What is the chemical composition of soil? Information about the acidity and salts, organic matter, composition of soil.
The great bulk of mineral soil horizons—not counting the organic matter—is made up of silicon, aluminum, iron, and oxygen, with lesser amounts of calcium, magnesium, sodium, potassium, and hydrogen. Many other elements are also present including other plant nutrient elements such as phosphorus, nitrogen, sulfur, manganese, boron, zinc, copper, molybdenum, and vanadium. The soil also contains fluorine, cobalt, and iodine that animals require in their food even though plants do not. The organic matter consists chiefly of carbon, hydrogen, and oxygen that plants take from the air and water, as well as small amounts taken from the soil.
Elements occur in the soil in many combinations that vary widely in their solubility and mobility, so that a total chemical analysis does not in itself indicate much about the dynamic, changing, and functioning part of a soil or about the amounts of the nutrients that are available to plant roots. The compounds in a soil depend not only upon those in the original rocks but also upon the great sorting actions of various kinds of plants, additions from the dust and gases in the air and from seepage water, and removals by leaching. Thus in different climates and under different plants, the composition of soils from identical rocks varies widely. And, of course, the natural balance may be easily and drastically upset. If the vegetation is harvested organic matter and chemicals may have to be added—rarely, if ever, in the same ratio—to compensate for those removed.
Acidity and Salts.
Soils also vary in their total amount and degree of acidity or alkalinity. The acids produced in soils are, for the most part, relatively insoluble and weak. The soil solution— the film water around the grains and in the fine pores—is quite dilute and contains ions of many salts. The degree of its acidity depends upon the relative amounts of hydrogen (H+) and hydroxyl (OH-) radicals in the solution. At exact neutrality, their concentrations are identical, but as one increases the other goes down, since the product of their concentrations is always the same. A mathematical notation called pH is used to express the degree or intensity of acidity on a scale of 1 to 14. A soil solution with a pH of 7 is neutral, and those with a lower or higher pH are increasingly acidic or alkaline, respectively.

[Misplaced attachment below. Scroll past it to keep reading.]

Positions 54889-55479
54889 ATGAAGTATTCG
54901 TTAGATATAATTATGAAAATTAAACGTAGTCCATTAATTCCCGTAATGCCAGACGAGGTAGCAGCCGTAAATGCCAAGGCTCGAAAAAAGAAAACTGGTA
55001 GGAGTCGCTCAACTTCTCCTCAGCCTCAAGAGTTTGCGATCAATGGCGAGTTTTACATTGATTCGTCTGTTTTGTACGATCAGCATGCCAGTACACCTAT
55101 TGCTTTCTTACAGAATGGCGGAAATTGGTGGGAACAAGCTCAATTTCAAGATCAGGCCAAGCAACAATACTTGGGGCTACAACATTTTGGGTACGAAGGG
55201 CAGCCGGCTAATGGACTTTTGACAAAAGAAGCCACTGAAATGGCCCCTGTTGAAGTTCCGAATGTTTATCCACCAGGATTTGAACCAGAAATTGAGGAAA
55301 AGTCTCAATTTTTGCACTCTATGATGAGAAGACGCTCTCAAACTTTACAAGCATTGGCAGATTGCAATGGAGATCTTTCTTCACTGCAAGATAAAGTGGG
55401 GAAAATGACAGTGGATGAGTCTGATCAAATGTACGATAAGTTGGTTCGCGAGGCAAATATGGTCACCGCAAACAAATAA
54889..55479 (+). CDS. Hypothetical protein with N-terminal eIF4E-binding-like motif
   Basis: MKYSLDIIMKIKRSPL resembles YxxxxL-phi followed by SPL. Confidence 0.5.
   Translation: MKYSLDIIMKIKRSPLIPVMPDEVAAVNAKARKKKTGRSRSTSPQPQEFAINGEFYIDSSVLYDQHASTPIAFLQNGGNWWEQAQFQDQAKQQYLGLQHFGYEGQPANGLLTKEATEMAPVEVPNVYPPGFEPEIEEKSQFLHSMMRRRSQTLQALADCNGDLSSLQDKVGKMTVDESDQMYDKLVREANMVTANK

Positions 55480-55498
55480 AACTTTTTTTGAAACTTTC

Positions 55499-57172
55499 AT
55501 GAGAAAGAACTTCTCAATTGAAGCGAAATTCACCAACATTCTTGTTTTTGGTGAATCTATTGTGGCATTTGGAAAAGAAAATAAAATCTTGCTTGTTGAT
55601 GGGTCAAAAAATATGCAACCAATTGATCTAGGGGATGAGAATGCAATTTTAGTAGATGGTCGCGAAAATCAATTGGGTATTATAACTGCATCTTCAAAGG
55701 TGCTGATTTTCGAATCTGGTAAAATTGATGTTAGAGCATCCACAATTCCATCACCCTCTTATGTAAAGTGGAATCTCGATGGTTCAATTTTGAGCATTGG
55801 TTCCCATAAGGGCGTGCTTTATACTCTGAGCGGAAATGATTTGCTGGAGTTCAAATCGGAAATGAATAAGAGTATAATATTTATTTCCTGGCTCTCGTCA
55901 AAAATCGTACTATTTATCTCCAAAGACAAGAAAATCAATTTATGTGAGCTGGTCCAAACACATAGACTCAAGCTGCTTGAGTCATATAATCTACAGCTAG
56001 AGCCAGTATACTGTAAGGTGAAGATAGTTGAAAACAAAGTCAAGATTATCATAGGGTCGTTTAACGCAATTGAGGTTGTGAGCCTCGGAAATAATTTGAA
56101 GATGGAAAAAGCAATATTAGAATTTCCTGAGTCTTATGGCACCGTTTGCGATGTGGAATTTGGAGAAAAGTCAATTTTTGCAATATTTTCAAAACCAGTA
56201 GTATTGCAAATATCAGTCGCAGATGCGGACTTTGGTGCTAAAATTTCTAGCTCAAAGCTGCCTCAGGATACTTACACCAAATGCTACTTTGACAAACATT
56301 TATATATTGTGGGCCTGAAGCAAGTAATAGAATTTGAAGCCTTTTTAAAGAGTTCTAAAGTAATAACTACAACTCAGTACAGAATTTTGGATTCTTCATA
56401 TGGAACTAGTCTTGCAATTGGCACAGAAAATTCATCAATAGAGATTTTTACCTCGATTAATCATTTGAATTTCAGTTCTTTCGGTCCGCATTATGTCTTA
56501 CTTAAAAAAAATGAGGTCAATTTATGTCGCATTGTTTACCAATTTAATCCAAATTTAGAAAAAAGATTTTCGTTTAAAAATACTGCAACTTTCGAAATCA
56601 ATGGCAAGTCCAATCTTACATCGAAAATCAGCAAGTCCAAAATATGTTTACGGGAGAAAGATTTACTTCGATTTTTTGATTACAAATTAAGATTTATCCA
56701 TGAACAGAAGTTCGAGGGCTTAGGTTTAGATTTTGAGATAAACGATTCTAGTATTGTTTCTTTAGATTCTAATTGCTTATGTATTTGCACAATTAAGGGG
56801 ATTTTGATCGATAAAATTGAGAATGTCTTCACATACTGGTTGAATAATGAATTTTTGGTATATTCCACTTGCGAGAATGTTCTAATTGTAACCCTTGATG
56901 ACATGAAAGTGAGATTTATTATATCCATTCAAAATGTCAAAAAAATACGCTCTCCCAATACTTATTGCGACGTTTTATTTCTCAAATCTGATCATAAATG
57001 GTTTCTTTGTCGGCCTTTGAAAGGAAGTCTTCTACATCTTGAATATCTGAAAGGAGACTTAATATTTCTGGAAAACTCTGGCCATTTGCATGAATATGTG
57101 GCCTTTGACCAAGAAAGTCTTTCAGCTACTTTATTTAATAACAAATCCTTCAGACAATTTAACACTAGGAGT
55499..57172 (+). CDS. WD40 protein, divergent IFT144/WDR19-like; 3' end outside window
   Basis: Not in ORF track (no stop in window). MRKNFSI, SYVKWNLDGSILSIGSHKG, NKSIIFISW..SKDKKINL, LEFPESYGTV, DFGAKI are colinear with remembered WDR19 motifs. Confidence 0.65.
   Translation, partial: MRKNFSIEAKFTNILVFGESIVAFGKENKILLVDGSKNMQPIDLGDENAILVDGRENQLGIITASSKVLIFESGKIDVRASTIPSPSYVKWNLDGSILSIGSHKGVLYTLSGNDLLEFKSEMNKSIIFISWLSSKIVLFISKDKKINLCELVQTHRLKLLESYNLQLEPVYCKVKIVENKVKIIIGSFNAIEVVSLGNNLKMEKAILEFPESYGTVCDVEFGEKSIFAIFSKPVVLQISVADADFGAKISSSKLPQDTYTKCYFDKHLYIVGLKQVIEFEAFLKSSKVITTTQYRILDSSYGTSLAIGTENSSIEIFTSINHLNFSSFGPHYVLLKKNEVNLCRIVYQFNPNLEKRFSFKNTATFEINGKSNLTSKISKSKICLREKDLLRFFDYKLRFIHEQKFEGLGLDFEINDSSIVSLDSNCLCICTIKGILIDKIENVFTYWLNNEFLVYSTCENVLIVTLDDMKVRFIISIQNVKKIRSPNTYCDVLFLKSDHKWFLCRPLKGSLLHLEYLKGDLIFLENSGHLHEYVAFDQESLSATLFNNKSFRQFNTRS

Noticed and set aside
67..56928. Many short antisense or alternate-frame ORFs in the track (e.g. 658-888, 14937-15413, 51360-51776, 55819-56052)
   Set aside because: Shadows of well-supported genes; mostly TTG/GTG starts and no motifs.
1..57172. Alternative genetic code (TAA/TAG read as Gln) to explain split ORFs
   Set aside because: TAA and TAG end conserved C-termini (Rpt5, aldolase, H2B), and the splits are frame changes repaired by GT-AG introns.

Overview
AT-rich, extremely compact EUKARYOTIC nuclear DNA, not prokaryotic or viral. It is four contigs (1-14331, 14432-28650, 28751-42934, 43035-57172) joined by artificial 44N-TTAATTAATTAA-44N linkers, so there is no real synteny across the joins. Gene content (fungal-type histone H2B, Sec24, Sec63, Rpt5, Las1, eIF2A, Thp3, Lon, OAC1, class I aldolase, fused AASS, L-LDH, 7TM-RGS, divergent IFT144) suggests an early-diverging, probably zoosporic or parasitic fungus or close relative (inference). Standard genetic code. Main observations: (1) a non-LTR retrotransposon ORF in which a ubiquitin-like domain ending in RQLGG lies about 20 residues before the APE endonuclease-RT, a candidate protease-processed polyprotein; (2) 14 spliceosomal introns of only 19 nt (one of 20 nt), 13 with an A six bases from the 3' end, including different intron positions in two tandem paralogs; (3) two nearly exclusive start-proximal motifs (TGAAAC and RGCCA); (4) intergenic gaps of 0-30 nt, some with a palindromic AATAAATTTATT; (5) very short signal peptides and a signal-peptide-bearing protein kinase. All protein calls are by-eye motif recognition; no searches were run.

As soils become depleted of calcium and other bases under leaching, they become acid, just under the surface, even though the parent material may contain lime. Normally the old soils developed under forests in humid regions are acid, and with strong leaching under a heather vegetation—as in western Ireland or Scotland and under pines or spruces in parts of Canada and the northern United States—they become extremely acid. In making good arable soils from naturally acid ones, farmers and gardeners add lime in accordance with the needs of the crops and the amount of acidity in the soil. At the same pH, the richer the soil is in clay and the higher the percentage of humus, the more lime it takes to produce a change in pH.
In subhumid regions where leaching is light and the grasses are heavy feeders on calcium, the solum is nearly neutral, and a layer of accumulated calcium carbonate (lime) forms just below the solum. In very dry regions the soil rarely becomes acid.
In low places salts often accumulate. Many crop plants are injured with more than about 0.2% salt, and few will tolerate more than 0.65%, although some wild plants will stand as much as 10%. if the salts contain sodium, the clays absorb it. Then, with leaching of the excess sodium salts, these clays become highly alkaline, very sticky when wet and very hard when dry. At this pH, the organic matter dissolves and coats all the grains to give the soil a black color, hence the old name for them—”black alkali soils.” By providing drainage, excess salts may be leached from the soil. By treatment with gypsum (calcium sulfate), the sodium in the clay can be replaced with calcium and the soil reclaimed for agriculture.
All soils contain at least some organic matter. The humus portion is essential to the formation of granular structure in clayey and loamy soils. In well-drained natural mineral soils, the highest amounts of humus are found in the subhumid climate where the soils have developed under tall grasses. The famous black soils of the Ukraine and of the American Great Plains—the chernozem soils—are very well supplied with organic matter. Under drier conditions there is less plant growth and less organic matter, while under more moist conditions the forces of destruction keep the amounts low. However, organic matter accumulates in wet soils, often in such thick deposits that the peat itself becomes the parent material for soils, comparable to rocks that give rise to mineral soil.